Progress on health information system thrills leadership | 04 September 2020
Work on the long-awaited electronic health information system (HIS) of the department of health has now reached its third week and progress is on track.
The joint executive committee of the project, consisting of the leadership of the department of health and department of Information and Communication technology met at the department of health on Wednesday this week under
the aegis of the secretary of state for Health, Ambassador Marie-Pierre Lloyd, to review progress on implementation.
The project includes three components, namely the customising, installing and commissioning of a software, network upgrading and peripheral terminals with new computers, laptops, tablets and computers on wheels.
“What I can say with absolute certainty is that the project is on track and it will be completed relatively soon. Based on the scope provided by the department of health and under the guidance of the department of Information and Communication Technology, we will get a health information system that really does what we want it to do!” said Ambassador Lloyd after the meeting.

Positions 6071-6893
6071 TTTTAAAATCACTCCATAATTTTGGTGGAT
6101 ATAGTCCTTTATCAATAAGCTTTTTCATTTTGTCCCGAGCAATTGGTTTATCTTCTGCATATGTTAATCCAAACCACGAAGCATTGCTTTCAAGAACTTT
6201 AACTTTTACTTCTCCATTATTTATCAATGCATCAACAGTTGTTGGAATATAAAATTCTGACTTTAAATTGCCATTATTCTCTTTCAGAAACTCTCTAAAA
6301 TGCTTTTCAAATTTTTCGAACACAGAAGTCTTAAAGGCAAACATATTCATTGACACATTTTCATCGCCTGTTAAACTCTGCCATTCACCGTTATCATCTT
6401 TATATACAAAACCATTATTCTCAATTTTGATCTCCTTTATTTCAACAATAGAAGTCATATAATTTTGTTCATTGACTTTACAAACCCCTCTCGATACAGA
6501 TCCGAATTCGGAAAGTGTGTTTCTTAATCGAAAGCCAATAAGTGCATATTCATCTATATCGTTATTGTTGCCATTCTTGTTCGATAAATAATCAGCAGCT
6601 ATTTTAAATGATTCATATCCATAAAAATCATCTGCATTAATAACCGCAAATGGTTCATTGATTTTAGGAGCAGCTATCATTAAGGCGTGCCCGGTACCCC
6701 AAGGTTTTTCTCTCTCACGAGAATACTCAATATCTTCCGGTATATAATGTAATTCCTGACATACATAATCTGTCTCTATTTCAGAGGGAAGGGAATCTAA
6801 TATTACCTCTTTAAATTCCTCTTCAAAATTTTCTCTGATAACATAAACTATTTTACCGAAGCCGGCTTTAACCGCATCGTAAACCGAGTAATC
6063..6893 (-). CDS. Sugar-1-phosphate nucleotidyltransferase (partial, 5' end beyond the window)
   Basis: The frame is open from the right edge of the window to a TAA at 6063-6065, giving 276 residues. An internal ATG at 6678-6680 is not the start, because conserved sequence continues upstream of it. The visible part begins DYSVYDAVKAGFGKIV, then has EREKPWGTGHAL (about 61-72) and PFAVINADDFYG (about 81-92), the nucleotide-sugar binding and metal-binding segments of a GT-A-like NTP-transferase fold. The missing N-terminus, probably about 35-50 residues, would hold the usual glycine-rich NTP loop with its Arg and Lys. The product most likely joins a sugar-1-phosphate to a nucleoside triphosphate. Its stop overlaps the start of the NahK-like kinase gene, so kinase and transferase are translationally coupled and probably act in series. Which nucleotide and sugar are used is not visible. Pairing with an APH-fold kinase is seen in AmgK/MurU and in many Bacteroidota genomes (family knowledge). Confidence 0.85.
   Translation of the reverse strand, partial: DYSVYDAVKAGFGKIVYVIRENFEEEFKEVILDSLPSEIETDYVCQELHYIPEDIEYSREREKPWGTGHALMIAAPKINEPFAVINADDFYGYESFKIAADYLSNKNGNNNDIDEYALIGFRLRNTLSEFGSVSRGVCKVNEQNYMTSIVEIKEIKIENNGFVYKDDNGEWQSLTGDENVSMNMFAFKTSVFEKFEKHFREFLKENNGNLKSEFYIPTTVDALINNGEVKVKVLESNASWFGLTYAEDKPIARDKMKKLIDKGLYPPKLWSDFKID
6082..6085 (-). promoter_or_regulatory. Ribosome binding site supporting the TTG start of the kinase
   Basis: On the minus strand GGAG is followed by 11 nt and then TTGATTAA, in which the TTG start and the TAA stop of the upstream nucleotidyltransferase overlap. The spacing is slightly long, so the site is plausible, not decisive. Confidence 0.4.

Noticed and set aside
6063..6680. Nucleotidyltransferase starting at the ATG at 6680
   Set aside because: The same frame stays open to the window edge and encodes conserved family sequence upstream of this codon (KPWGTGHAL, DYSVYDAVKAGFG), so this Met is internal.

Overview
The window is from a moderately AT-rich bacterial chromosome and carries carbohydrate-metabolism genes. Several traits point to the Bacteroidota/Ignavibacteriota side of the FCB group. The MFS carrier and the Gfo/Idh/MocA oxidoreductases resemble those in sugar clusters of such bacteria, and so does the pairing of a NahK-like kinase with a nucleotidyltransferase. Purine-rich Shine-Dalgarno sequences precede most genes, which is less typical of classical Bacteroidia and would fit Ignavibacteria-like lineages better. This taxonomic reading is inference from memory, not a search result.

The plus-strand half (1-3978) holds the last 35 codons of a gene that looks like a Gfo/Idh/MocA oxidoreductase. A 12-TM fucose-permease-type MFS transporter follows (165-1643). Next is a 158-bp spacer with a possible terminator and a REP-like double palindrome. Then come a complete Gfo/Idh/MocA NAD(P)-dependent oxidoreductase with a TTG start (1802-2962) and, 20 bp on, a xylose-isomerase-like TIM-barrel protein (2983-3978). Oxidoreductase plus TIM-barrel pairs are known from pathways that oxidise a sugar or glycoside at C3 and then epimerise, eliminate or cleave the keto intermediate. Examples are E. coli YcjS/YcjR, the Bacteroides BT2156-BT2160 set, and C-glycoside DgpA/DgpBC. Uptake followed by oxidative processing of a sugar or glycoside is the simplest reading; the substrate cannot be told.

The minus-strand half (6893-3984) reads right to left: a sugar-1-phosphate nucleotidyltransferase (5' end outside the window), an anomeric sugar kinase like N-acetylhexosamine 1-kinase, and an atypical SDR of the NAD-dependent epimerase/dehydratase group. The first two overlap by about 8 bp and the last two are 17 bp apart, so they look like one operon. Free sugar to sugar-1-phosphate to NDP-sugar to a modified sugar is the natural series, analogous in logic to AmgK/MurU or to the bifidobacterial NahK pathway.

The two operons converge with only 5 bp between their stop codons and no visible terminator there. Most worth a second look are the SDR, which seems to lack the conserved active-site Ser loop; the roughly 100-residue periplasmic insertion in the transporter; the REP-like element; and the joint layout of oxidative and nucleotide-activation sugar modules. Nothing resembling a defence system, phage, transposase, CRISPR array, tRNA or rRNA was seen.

The principal secretary for Information and Communication Technology, Benjamin Choppy, agreed.
“When it is operational, the HIS will solve many of the challenges associated with patient records and will improve patient care across the board. It is a worthwhile long-term investment which will benefit the whole health system and we are all excited that it has finally started,” he said.
Manorama, an Indian based company earned the US $4.05 million contract to implement the project in Seychelles in December 2019. Financing of the project is through a line of credit from the Export-Import (Exim) Bank of India.
Business process re-engineering began in August this year, with teams in Seychelles and India working together virtually for now.
“There have been some delays in getting the project started because of the Covid pandemic and restriction of movement in both Seychelles and India in part of the first half of 2020,” explains the chief executive of the Health Care Agency, Dr Danny Louange.
The project will take ten months to complete if everything goes according to plan.
Press release from the department of Health